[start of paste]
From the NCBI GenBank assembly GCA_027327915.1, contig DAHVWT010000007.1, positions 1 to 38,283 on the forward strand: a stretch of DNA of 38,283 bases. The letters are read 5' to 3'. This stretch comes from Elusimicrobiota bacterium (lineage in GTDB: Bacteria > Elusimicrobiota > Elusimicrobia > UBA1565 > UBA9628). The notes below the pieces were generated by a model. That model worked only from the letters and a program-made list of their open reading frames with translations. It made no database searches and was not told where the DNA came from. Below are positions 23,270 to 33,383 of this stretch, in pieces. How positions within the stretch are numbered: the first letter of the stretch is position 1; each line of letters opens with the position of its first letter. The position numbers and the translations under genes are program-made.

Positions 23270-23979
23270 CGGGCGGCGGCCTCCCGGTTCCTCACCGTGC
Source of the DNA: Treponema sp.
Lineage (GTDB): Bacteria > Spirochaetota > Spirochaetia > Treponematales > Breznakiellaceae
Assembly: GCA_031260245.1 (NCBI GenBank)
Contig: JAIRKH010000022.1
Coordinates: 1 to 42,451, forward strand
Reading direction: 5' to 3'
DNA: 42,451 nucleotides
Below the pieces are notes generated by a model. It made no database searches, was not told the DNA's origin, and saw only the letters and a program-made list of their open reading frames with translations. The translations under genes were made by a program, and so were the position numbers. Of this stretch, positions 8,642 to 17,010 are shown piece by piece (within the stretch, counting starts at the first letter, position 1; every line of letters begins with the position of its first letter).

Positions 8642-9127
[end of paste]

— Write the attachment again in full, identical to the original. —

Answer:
From the NCBI GenBank assembly GCA_027327915.1, contig DAHVWT010000007.1, positions 1 to 38,283 on the forward strand: a stretch of DNA of 38,283 bases. The letters are read 5' to 3'. This stretch comes from Elusimicrobiota bacterium (lineage in GTDB: Bacteria > Elusimicrobiota > Elusimicrobia > UBA1565 > UBA9628). The notes below the pieces were generated by a model. That model worked only from the letters and a program-made list of their open reading frames with translations. It made no database searches and was not told where the DNA came from. Below are positions 23,270 to 33,383 of this stretch, in pieces. How positions within the stretch are numbered: the first letter of the stretch is position 1; each line of letters opens with the position of its first letter. The position numbers and the translations under genes are program-made.

Positions 23270-23979
23270 CGGGCGGCGGCCTCCCGGTTCCTCACCGTGC
Source of the DNA: Treponema sp.
Lineage (GTDB): Bacteria > Spirochaetota > Spirochaetia > Treponematales > Breznakiellaceae
Assembly: GCA_031260245.1 (NCBI GenBank)
Contig: JAIRKH010000022.1
Coordinates: 1 to 42,451, forward strand
Reading direction: 5' to 3'
DNA: 42,451 nucleotides
Below the pieces are notes generated by a model. It made no database searches, was not told the DNA's origin, and saw only the letters and a program-made list of their open reading frames with translations. The translations under genes were made by a program, and so were the position numbers. Of this stretch, positions 8,642 to 17,010 are shown piece by piece (within the stretch, counting starts at the first letter, position 1; every line of letters begins with the position of its first letter).

Positions 8642-9127